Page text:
Yesterday, the EPA formally published its finding that greenhouse gases pose a danger to public health. It's printed in the Federal Register and everything. So now that that's finished, what comes next? When do the new CO2 regulations hit? Here's a quick primer on what to expect.
First things first: In March of next year, the EPA will work with the Department of Transportation to move forward on its long-planned tailpipe standards for cars and trucks—basically just a fancy way of saying stricter fuel-economy rules are on their way (the plan is an average of 35.5 miles per gallon by 2016).
Now, what about factories and power plants and all those other carbon sources out there? That part's… still opaque, and Robin Bravender has a nice Greenwire report trying to peer through the murk. The EPA is expected to ask polluters to adopt "best-available control technology" for their carbon emissions, but what that entails, exactly, still hasn't been defined. It could mean new efficiency standards for power plants, or requirements that facilities consider switching from coal to natural gas. It probably won't mean forcing coal plants to capture and sequester their carbon, since CCS technology isn't widely available yet (nor is it cheap). Odds are the rules will be fairly general at first and gradually get more specific.
After that, there are also a couple of other options the EPA could pursue. It could, as Michael A. Livermore has argued, work with states to create a cap-and-trade system for greenhouse gases, which would, in theory, give polluters more flexibility to cut their emissions (rather than having every facility have to conform to the same rigid set of rules). Down the line, the EPA is likely to set broader performance standards for each industry—indeed, some onlookers expect that standards for cement plants could hit as early as June of next year. But that leaves plenty of questions about whether these new standards will apply to new sources or to existing sources, whether the EPA will lump CO2 together with new rules that address other pollutants like mercury, and so on...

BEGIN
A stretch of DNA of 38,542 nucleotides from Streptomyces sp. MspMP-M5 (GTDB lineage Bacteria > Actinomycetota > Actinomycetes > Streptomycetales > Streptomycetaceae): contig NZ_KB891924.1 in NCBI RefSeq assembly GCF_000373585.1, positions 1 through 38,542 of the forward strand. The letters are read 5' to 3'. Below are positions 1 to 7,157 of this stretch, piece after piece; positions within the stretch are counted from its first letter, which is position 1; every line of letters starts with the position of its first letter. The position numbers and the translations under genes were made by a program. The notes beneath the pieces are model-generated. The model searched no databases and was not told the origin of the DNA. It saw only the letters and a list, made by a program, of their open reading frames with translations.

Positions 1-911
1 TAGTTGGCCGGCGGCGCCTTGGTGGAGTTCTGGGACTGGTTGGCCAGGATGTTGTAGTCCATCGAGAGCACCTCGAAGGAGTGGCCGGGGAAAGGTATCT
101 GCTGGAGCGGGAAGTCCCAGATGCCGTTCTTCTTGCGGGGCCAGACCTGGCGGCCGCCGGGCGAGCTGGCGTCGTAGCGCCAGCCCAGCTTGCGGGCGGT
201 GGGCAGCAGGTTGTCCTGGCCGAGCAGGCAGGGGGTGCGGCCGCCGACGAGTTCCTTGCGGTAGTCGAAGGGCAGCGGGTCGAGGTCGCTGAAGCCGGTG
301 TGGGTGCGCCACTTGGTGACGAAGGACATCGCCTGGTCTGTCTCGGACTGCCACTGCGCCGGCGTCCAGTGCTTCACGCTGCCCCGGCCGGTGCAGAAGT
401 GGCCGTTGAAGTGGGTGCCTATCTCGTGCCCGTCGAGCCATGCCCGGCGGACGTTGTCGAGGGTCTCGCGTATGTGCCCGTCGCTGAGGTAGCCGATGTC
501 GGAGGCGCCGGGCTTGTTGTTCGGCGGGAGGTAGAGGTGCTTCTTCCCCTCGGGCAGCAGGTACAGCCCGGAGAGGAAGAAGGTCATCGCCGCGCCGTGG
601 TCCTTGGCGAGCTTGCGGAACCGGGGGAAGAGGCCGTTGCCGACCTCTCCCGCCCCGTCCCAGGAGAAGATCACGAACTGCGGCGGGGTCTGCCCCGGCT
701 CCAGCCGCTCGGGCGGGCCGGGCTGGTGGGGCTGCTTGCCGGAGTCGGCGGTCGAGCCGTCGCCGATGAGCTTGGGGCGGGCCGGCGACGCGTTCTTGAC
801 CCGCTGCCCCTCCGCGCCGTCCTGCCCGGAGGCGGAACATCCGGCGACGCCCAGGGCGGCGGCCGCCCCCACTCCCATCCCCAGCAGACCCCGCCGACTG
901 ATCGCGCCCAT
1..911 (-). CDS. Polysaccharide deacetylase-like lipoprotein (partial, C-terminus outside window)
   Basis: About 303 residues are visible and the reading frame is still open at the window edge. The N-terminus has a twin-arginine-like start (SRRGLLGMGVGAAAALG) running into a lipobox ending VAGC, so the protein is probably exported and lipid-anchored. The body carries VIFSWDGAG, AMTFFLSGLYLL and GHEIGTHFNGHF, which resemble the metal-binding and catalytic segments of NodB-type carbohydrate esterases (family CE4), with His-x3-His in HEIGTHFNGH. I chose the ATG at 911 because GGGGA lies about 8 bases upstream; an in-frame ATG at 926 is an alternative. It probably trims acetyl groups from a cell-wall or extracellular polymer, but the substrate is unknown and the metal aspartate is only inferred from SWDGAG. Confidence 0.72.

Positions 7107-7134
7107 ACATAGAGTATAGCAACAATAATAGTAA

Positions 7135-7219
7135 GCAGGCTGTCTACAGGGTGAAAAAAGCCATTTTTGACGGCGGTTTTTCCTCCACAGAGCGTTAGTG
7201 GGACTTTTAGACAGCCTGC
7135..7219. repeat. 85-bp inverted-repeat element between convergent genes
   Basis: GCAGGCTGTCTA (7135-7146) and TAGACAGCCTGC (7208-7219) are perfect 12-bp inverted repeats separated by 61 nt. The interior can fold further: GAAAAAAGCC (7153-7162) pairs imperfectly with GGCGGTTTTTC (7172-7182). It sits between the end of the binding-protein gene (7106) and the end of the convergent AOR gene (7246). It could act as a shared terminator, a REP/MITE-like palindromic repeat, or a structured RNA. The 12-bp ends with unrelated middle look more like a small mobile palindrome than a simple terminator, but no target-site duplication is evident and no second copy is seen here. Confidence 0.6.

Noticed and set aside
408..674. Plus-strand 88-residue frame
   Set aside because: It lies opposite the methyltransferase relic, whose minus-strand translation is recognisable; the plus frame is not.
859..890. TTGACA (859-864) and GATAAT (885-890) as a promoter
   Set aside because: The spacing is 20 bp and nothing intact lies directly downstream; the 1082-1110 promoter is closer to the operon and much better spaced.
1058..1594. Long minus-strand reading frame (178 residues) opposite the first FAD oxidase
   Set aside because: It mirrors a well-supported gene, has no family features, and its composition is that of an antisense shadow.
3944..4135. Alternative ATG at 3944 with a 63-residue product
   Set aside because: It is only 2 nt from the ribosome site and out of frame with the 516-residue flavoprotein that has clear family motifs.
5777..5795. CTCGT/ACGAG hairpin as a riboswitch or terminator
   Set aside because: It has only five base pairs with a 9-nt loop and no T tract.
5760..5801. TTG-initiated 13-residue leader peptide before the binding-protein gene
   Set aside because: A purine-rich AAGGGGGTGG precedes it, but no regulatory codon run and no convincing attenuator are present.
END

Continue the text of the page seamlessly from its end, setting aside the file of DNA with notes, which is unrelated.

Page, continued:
Beyond that, there are still a lot of other sources of greenhouse gases out there. And, already, the EPA is getting swarmed with petitions from environmental groups (and states) to start regulating mobile sources besides cars and trucks—such as airplanes, marine engines, or farm equipment. Some experts think the agency could start proposing regulations for some of these sectors as early as the end of 2010.
Granted, these rules may never materialize if Congress decides to pass its own climate legislation and preempts the EPA. But we still don't know if a cap on carbon can garner 60 votes in the Senate (personally, I'd put the odds of passage at about 60-40—still far from certain). So, for now, this is the path we're on.
The other thing to note is that EPA rules could get bogged down for a few years in court challenges. The conservative Competitive Enterprise Institute has announced that it will sue the EPA, claiming that "Climategate" and those East Anglia e-mails undermine the rationale for regulating greenhouse gases. (The case seems shaky, but who knows?) And, meanwhile, the EPA has proposed a "tailoring rule" that will make sure its regulations only apply to large stationary polluters—sources emitting more than 25,000 tons per year. That way, the regulations don't hit smaller homes, churches, etc. But it's still unclear if the tailoring rule can survive a legal challenge—I've heard decent arguments both ways—and if it gets struck down, suffice to say there'll be chaos.
(Flickr photo credit: dmass)